Many small cruising vessels sail past the rocky inlet named Langgi – to the south of Hall Point and Deception Bay on the eastern side of Collier Bay in Western Australia’s Kimberley region – without realising the beauty and significance of this special place. The first obvious attraction upon entry is the white sandy beach on the southern side of the inlet. However, on arriving ashore, the scene that unfolds from the beach is nothing short of amazing. One side of the inlet is a maze of three metre-high remarkably life-like, naturally sculptured sandstone pillars standing alongside a freshwater creek which runs onto the beach through a narrow gorge. Beyond them, a path leads up the gorge to some rock art and a burial cave.
Local Aboriginal legend states that these sandstone pillars at this sacred site represent warriors killed in a Dreamtime battle between the land Wandjinas and an important Sea Wandjina named Namarali. As visitors wander amongst the “almost alive” rock formations, observing from different angles, they cannot help but asking themselves how these rocks came to be shaped into such lifelike images and why this is the place where they all chose to “congregate”. Why is one rock shaped like a duck and another shaped like a horse’s head, animals not seen in Australia? They look like petrified stone warriors, but this sculpture garden was created solely by the action of the wind and waves over many millennia.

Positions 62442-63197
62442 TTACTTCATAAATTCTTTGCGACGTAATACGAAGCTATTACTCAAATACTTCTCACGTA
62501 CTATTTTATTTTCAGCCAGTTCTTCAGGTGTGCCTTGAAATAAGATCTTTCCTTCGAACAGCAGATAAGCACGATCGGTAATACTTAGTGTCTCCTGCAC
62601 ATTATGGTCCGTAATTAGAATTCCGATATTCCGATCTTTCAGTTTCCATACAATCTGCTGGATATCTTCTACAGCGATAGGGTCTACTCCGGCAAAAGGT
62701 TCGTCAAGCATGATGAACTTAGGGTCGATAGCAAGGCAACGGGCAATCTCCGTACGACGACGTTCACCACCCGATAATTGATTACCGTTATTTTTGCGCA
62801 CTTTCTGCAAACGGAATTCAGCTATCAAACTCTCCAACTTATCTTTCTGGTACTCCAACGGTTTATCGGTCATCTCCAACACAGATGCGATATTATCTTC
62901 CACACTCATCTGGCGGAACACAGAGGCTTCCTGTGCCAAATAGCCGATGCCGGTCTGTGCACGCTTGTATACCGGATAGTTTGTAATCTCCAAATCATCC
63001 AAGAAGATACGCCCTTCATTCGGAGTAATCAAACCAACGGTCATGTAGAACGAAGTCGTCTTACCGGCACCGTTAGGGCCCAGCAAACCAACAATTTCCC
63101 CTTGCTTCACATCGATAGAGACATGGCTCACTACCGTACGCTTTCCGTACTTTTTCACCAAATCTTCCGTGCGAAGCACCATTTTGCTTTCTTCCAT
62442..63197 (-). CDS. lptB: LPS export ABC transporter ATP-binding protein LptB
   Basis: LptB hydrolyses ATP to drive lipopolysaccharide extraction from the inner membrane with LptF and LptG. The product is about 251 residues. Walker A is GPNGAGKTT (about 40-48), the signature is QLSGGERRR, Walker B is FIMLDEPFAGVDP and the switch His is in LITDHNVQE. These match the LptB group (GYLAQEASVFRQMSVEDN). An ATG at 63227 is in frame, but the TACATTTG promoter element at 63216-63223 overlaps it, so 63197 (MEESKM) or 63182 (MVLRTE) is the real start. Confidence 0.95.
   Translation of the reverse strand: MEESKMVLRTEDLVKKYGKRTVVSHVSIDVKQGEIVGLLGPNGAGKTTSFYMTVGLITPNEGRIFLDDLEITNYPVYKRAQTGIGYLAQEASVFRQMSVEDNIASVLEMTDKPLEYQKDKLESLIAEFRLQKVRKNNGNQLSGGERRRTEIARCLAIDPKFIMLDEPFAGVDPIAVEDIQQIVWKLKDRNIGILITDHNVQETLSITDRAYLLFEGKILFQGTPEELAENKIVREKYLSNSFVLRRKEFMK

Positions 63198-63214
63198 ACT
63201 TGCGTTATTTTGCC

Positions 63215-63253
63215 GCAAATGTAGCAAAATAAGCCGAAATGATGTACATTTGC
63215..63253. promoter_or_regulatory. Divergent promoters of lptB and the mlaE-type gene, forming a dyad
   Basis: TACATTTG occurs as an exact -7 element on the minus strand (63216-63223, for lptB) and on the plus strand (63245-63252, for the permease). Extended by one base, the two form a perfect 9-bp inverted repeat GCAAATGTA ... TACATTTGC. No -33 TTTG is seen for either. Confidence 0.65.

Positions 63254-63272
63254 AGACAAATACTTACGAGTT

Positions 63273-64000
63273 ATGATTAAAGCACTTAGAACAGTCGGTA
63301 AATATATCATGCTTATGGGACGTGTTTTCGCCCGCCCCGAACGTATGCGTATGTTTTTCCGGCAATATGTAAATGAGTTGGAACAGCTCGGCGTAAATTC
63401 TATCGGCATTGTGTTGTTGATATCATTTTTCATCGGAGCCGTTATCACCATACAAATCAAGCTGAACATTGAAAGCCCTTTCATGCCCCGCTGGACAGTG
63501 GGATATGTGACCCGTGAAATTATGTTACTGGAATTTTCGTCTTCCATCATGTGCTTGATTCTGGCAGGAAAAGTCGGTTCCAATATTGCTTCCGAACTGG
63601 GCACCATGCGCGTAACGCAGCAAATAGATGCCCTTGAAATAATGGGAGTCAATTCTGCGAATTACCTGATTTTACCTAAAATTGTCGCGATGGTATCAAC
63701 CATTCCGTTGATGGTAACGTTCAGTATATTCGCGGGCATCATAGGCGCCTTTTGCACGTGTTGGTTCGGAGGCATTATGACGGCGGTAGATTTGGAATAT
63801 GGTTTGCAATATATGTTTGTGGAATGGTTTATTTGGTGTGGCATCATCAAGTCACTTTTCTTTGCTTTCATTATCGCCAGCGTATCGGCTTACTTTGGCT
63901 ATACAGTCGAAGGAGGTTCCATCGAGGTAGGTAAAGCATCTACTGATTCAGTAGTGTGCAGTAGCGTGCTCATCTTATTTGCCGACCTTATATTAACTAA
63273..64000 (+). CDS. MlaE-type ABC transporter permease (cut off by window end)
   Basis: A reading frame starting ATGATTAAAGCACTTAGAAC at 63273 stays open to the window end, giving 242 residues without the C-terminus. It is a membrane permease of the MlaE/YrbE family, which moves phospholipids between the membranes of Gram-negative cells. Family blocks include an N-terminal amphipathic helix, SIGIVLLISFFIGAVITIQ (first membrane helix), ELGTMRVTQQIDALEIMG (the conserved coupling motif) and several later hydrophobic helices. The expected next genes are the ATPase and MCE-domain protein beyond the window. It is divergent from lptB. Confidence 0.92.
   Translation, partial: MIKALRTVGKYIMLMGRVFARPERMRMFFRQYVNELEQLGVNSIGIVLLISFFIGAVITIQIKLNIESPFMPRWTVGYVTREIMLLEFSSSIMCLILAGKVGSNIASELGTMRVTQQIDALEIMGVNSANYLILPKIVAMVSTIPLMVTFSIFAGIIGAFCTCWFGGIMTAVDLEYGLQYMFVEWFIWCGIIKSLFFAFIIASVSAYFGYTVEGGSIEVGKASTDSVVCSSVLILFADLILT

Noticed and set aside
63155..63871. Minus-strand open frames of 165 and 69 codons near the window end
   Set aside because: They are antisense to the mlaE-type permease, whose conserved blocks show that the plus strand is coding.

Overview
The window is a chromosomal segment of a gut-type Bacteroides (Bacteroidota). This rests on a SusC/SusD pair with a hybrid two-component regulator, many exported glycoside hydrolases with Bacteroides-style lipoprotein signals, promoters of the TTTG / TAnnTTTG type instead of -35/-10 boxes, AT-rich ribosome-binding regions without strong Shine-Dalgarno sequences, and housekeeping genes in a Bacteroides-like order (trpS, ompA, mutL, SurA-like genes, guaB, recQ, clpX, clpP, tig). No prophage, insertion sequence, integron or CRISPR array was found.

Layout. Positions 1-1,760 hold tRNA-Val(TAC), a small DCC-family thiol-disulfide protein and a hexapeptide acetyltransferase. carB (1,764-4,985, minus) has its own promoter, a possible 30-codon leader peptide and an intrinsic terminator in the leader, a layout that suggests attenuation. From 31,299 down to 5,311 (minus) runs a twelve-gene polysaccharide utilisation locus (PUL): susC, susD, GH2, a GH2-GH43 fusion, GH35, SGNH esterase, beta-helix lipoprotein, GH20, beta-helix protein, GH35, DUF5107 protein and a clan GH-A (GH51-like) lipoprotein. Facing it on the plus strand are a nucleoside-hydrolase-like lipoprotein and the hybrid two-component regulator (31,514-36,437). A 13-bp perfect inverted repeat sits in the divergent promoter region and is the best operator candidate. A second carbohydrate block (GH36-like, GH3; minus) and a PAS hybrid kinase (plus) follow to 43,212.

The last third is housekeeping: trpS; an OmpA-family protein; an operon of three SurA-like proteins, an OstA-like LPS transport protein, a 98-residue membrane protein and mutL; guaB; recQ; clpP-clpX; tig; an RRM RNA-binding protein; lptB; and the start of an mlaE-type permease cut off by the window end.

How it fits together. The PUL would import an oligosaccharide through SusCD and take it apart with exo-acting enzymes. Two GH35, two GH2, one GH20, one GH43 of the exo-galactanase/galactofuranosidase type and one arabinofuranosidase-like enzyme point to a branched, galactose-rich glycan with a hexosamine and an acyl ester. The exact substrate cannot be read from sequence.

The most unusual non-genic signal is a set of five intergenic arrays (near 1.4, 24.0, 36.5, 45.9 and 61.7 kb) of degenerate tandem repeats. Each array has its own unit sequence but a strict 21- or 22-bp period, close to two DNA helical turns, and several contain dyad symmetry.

Just 8 nautical miles north of Langgi Inlet is a rather large and shallow bay named Deception Bay by P. P. King. This is one of the most prolific areas in the Kimberley for whale watching and there are a number of good anchorages inside Deception Bay and around Kid Island and Hall Point immediately south-east of the bay.